An early study for the figure to the left in Greuze's The Two Sisters formerly in the collection of the Marquise Landolfo Carcano and last recorded in her sale, Paris, 31 May 1913, lot 156 (E. Munhall, Greuze the Draftsman, exhib. cat., New York, Frick Collection, and elsewhere, 2002, fig. 142). In the painting the pose and expression of the model are retained but rather than appearing as a water nymph she is joined by another partially-clad figure in a bedroom interior, a composition full of suggestive possibilities. The painting had once hung in the bedroom of the twelfth Earl of Pembroke (1791-1862) in the Place Vendôme.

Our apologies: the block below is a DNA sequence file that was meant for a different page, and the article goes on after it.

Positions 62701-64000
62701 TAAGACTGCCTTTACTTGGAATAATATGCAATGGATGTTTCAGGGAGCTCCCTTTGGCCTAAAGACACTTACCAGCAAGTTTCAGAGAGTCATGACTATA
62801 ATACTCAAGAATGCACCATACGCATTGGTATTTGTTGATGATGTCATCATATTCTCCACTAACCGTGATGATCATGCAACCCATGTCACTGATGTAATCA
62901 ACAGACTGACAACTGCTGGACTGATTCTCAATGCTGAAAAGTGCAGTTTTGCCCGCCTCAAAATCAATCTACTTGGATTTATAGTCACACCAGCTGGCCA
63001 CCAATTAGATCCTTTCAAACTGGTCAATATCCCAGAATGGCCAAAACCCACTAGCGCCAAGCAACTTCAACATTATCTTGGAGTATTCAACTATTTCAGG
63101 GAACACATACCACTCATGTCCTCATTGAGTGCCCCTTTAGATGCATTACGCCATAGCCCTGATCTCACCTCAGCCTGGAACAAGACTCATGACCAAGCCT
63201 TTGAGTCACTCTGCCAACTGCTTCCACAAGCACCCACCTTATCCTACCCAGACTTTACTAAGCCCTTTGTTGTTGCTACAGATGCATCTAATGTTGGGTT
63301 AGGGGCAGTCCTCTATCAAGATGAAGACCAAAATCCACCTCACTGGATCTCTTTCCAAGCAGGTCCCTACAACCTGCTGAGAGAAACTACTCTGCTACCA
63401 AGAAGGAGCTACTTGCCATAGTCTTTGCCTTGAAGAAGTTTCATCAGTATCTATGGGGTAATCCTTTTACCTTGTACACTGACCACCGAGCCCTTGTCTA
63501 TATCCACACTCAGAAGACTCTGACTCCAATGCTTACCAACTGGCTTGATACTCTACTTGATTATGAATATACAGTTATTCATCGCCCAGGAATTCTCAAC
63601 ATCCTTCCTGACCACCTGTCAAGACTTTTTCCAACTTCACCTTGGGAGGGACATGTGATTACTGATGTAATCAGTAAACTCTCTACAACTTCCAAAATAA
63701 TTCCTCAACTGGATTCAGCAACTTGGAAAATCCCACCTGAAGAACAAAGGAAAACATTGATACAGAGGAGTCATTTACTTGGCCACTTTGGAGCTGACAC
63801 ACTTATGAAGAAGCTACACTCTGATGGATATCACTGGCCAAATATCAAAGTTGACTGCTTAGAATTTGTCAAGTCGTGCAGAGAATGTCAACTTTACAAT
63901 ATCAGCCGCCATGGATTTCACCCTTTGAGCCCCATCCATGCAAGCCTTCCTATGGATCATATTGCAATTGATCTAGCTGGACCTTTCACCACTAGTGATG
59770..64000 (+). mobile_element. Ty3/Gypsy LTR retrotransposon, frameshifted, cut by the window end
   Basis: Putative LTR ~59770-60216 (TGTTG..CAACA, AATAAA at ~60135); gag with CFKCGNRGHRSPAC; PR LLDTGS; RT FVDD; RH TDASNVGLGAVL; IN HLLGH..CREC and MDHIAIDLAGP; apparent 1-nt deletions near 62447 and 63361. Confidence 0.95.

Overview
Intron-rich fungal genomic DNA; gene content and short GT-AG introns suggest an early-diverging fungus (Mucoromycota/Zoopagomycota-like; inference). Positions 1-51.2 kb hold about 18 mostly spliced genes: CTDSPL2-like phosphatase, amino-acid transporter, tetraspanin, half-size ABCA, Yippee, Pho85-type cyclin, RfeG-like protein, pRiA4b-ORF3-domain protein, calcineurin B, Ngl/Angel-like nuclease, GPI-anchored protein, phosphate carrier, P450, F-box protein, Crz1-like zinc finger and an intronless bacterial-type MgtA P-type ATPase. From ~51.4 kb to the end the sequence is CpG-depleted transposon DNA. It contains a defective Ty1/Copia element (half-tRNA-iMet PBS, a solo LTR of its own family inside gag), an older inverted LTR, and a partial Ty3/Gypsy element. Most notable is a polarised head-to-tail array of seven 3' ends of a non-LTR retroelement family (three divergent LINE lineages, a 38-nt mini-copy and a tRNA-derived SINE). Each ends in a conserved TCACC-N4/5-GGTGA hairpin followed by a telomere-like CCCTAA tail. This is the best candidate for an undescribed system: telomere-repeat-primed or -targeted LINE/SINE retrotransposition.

A drawing in red chalk of the two figures, both naked, in which the relationship between the present drawing and the figure to the right is clearly evident, was sold at Sotheby's, London, 7 July 1999, lot 142. Edgar Munhall considers that a drawing in pen and ink and wash in the Musée des Beaux-Arts, Lyon (E. Munhall, op. cit., no. 59), is the first compositional study for the painting, which he dates to the 1770s. Dr Munhall suggests the possibility that the two naked girls may be Greuze's daughters Anne-Geneviève and Louise-Gabrielle, citing a reference to a picture which may have been Lord Pembroke's in the inventory of Anne-Geneviève's effects (E. Munhall, op. cit., under no. 59).